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Council leader: public services 'on the brink'

'future of local government is in doubt'

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The Leader of Eastbourne Borough Council has warned that the coming weeks will 'make or break' local public services as calls on the government for emergency funding have 'fallen on deaf ears'.

Councillor Stephen Holt has led a national campaign for urgent government intervention in a homelessness crisis that has seen soaring costs of temporary accommodation reach unsustainable levels.

Councillor Holt said: "It is unfathomable to me and many other councillors across the country that all our collective calls for emergency funding have fallen on deaf ears.

"We've all seen the government press releases about money for councils, yet they don't mention that none of it is for districts and boroughs, it's all for the county and unitary councils.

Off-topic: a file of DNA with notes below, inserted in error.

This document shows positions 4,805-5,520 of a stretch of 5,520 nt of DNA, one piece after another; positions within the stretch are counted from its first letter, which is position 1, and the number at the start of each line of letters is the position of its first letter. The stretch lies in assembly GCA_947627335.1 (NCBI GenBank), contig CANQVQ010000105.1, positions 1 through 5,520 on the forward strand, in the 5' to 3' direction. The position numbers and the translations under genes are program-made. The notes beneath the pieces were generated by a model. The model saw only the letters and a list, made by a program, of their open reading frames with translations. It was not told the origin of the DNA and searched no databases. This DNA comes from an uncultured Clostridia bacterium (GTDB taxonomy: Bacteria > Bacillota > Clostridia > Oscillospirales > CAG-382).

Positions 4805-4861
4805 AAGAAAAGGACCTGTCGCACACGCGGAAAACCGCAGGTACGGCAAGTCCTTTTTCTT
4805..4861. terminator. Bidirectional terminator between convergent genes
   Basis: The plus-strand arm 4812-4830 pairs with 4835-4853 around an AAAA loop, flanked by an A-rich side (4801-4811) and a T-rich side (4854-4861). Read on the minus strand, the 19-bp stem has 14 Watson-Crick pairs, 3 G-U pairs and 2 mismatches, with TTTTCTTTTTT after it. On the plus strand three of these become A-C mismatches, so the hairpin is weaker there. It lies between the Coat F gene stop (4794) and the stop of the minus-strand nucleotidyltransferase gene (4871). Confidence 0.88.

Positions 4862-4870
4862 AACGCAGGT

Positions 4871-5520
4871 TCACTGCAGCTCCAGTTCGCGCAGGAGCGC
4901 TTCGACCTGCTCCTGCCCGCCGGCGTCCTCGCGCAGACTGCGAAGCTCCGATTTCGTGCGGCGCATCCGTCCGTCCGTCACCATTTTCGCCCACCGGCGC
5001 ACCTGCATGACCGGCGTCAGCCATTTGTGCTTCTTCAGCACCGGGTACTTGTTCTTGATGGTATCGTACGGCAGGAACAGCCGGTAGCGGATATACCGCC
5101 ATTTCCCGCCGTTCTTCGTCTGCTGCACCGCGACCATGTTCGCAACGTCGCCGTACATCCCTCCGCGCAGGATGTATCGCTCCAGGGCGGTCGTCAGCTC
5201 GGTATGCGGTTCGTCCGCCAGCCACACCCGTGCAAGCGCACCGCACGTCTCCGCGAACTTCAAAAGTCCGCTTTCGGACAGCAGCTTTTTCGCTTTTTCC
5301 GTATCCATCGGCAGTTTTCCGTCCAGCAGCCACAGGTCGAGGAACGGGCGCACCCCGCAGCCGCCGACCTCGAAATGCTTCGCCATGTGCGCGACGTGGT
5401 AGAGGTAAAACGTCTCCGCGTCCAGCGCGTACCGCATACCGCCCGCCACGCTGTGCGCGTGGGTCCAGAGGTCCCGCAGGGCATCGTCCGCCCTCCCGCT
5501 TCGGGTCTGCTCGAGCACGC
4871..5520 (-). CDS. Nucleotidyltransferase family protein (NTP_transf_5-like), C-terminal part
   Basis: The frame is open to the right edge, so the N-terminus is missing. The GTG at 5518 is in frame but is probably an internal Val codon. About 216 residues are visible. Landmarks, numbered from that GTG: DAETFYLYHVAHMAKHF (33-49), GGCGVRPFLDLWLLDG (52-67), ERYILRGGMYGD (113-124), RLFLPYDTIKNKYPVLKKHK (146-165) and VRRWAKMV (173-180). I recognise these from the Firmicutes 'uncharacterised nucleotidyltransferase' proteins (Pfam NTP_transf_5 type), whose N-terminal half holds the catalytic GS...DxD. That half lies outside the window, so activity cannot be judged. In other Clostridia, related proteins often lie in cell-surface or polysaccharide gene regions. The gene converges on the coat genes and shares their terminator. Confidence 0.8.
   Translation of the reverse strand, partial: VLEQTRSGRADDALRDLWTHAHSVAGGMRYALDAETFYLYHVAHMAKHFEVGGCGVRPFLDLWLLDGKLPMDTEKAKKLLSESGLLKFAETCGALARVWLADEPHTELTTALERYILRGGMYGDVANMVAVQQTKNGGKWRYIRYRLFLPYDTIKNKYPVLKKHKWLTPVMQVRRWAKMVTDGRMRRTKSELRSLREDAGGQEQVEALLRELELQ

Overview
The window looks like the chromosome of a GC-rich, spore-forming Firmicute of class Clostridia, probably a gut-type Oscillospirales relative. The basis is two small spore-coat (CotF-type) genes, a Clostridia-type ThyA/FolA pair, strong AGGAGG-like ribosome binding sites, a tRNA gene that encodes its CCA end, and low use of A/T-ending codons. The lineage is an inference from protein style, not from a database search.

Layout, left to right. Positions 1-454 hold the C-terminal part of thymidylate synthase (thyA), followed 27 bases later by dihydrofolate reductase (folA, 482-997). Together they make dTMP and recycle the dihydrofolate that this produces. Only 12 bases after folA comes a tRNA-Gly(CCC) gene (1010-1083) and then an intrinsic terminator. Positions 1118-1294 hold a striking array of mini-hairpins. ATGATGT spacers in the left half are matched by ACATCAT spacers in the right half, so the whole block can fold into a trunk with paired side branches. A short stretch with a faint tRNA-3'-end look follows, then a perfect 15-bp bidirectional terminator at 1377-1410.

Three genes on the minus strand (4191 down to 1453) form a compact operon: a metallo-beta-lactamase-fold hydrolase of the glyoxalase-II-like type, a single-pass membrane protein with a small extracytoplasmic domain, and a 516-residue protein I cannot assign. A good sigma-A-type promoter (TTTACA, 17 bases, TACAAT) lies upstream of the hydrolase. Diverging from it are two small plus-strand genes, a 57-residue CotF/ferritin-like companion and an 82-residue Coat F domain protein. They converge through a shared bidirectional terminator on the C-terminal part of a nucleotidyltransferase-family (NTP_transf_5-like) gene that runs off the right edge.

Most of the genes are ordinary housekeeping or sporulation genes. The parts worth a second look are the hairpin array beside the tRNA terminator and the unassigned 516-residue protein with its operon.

"And this is not a party-political issue, councils of every colour are in the same boat.  In October, 119 council leaders signed my letter to the chancellor asking for urgent help.

"In Eastbourne, we are spending 49p in every £1 of council tax collected on temporary accommodation, it doesn't get much clearer than that - our public services, the services that many residents rely on are on the brink without immediate government funding.

"In the coming weeks, the government will either make or break local public services in this town and it feels particularly cruel that at the 11th hour we still remain in the dark about their intentions."

Councillor Holt was speaking after a Cabinet meeting yesterday evening (7/2/24) that included a report on options for delivering a balanced budget.  The budget is subject to Full Council approval on the 28 February.

"My preferred option is that exceptional financial support from the government will allow us to set a balanced budget," he said.

"However, if this support doesn't materialise, we will have some incredibly tough and difficult decisions to take about the services we deliver, allied to the use of our reserves.

"What is clear, and this an observation shared by commentators and experts from all sides, is that the system of funding is broken, it is no longer fit for purpose and without fundamental changes the future of local government is in doubt."

The Levelling Up, Housing and Communities Select Committee has stated that local authorities nationally are facing a £4bn gap in finances due to systemic underfunding and increased costs.

Published on February 8, 2024.

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